The stars Kepler looks at are roughly 600 to 3,000 light-years away.
That is why other teams are looking much closer to home.
A group using a planet-hunting spectrometer bolted to the back of a telescope at the European Southern Observatory's La Silla Observatory in Chile reported at the same conference finding a super Earth orbiting just inside the inner edge of the habitable zone of a star labeled HD 85512. It is in the constellation Vela some 6.2 light-years from the sun.
The planet, with 3.6 times Earth's mass, orbits the star once every 58 days. By comparison, Mercury orbits the sun once every 88 days.
The team detected the planet with a technique that uses the wobble in a star's spectrum to track the planet's gravitational tug on its sun. The discovery was part of a project to see if upgrades to the spectrometer they are using, dubbed HARP, was up to the task of detecting planets with masses comparable to Earth's in the habitable zones of near-by stars.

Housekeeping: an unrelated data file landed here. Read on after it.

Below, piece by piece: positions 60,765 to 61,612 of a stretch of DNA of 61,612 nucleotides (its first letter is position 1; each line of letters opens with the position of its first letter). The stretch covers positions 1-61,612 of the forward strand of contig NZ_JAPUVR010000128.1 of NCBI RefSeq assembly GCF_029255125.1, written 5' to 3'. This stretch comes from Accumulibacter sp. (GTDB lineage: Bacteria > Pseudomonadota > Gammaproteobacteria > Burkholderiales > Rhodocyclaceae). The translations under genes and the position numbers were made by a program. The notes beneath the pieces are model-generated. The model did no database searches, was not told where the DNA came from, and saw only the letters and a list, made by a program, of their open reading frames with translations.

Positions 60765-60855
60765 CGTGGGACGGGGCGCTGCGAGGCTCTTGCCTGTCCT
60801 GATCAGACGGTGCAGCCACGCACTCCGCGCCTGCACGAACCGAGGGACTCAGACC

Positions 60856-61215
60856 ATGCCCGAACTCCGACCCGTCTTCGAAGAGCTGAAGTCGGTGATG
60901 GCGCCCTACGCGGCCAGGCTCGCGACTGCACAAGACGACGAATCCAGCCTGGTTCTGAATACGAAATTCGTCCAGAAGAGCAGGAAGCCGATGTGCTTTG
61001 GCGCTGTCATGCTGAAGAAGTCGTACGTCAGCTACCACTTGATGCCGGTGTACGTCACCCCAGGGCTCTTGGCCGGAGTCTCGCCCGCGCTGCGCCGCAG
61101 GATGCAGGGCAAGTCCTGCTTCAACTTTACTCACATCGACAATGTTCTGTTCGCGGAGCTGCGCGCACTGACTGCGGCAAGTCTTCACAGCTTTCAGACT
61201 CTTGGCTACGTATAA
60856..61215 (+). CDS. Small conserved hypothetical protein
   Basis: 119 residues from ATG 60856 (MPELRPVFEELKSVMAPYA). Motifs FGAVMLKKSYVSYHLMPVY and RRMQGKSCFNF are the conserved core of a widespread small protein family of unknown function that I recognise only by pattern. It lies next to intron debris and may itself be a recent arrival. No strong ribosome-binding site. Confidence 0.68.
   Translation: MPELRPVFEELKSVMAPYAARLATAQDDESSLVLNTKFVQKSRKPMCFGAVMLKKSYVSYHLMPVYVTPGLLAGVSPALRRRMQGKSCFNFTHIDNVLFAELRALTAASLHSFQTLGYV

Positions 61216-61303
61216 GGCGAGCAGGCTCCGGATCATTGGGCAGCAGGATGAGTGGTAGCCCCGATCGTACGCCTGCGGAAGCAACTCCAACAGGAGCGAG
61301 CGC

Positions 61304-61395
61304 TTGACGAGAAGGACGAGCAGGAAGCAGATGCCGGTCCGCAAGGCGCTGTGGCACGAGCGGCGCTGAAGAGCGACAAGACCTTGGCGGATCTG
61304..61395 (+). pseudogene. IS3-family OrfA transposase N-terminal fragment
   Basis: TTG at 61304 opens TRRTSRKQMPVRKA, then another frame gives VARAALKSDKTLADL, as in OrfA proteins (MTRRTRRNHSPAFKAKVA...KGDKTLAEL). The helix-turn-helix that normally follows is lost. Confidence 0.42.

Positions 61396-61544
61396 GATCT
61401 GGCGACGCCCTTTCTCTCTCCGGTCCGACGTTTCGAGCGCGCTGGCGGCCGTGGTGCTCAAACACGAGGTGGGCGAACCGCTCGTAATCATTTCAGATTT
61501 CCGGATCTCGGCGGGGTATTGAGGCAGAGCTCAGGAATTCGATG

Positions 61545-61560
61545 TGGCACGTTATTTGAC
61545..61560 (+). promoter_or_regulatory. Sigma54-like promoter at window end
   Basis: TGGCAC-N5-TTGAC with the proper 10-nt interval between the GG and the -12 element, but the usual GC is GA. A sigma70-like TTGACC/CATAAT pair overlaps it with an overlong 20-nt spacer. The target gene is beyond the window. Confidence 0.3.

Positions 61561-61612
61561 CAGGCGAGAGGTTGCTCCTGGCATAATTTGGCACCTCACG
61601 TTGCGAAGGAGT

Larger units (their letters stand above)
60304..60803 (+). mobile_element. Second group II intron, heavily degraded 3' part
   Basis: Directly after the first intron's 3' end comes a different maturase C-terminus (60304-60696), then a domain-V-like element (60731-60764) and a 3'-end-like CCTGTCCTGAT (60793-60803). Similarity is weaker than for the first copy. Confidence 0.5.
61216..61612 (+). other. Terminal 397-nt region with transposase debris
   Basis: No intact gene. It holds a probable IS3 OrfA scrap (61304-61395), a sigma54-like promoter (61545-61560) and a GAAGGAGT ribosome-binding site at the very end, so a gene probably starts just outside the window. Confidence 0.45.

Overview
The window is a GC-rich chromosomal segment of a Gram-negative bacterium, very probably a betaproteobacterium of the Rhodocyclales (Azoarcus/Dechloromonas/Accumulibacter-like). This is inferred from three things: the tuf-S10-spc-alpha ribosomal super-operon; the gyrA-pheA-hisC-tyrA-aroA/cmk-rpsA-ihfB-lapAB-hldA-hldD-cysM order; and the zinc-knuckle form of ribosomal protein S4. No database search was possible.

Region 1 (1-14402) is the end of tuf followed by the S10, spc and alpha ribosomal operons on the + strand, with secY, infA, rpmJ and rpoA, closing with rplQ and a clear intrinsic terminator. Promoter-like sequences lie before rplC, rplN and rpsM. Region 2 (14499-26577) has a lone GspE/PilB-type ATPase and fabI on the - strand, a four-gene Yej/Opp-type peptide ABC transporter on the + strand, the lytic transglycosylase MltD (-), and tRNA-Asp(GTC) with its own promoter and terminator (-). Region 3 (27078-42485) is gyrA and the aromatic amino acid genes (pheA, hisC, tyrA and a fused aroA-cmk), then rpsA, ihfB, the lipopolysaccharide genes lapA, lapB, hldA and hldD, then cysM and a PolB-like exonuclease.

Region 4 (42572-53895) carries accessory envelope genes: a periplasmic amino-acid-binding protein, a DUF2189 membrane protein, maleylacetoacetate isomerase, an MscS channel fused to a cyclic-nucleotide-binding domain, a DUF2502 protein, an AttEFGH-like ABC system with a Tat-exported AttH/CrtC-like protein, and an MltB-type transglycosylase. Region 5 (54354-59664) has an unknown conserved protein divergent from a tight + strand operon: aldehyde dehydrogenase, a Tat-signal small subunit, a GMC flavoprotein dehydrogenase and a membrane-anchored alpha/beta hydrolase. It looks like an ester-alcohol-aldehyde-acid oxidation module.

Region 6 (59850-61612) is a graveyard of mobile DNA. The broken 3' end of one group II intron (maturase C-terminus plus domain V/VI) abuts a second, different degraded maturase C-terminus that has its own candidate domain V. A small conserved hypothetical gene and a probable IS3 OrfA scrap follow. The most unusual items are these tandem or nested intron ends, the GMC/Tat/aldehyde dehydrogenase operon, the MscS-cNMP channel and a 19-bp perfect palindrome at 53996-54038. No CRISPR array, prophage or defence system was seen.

The planet has the lowest mass of any yet detected in a star's habitable zone, according to Lisa Kaltenegger, a planetary scientist who divides her time between the Max Planck Institute for Astronomy in Heidelberg, Germany, and the Harvard-Smithsonian Center for Astrophysics in Cambridge, Mass.
The detection was one of 50 new confirmed planets – including 16 super Earths – HARP has added to the roster of what is now 645 planets astronomers around the world have discovered.